"This vital piece of the Japanese psychedelic rock scene is finally seeing a reissue courtesy of Riot Season. Up to now the number of references to this album I've found in the description of other records vs the number of copies of this I've actually seen available for purchase have been enormously disproportionate.
Boasting the membership of Asahito Nanjo (of High Rise), Makoto Kawabata (of Acid Mothers Temple, and countless others), and Hajime Koizumi, it's no wonder this album is of great note. High Rise and Acid Mothers Temple (mostly just Electric Heavyland) give you a ballpark estimation of what Mainliner are about: heavy rock, psychedelic solos, and noise.
The 35-minute album is split into three tracks. The opener, "Cockamamie," stands out as it's under 2 minutes! The drums distort beyond recognition, the bass grooves on beneath the rhythmic chaos, and Kawabata's guitar stretches its legs for a quick minute and a half solo. Then the real workout begins. "Black Sky" clocks in at a brutal 15:17. Asahito's reverb soaked vocals pepper the first few minutes as the band holds the same riff. Shortly after he stops singing, the floor drops out, and Kawabata's guitar loses control. The drums and bass speed to a blur, matching Kawabata's noise, but the guitar gymnastics steal the show, giving more than enough fodder for calling Makoto a "guitar god," as many have done in the past. The more than eighteen minutes long "M" closes out the album very strongly. There's more of a "song" with parts that act as a verse, a (for lack of a better term) chorus, and, of course, a solo. After Kawabata spends 7 minutes abusing the listener with a mind splitting solo, Mainliner reign him in and bring the main riff back, and the vocals return. Makoto sharpens his teeth and after a short respite jumps back in, creating a wall of bedlam that seems to almost overtake the bass and drums which is replaced for a short coda of the main riff before devolving into complete chaos and ending in a heap of feedback and crashes."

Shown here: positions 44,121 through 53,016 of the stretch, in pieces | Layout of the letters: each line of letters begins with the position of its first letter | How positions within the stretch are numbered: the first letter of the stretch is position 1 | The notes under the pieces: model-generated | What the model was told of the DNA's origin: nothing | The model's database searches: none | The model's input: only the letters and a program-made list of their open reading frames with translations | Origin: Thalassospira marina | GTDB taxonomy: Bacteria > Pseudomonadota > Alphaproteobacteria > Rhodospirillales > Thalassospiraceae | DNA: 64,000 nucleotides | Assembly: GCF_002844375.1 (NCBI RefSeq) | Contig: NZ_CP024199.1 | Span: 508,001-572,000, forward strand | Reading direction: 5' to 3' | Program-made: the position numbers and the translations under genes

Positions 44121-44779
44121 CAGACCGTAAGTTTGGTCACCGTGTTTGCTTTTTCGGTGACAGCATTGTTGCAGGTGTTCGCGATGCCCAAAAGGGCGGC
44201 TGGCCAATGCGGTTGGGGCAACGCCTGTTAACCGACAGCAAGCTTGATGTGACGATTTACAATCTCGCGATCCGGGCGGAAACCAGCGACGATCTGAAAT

(sean hammond, fake jazz)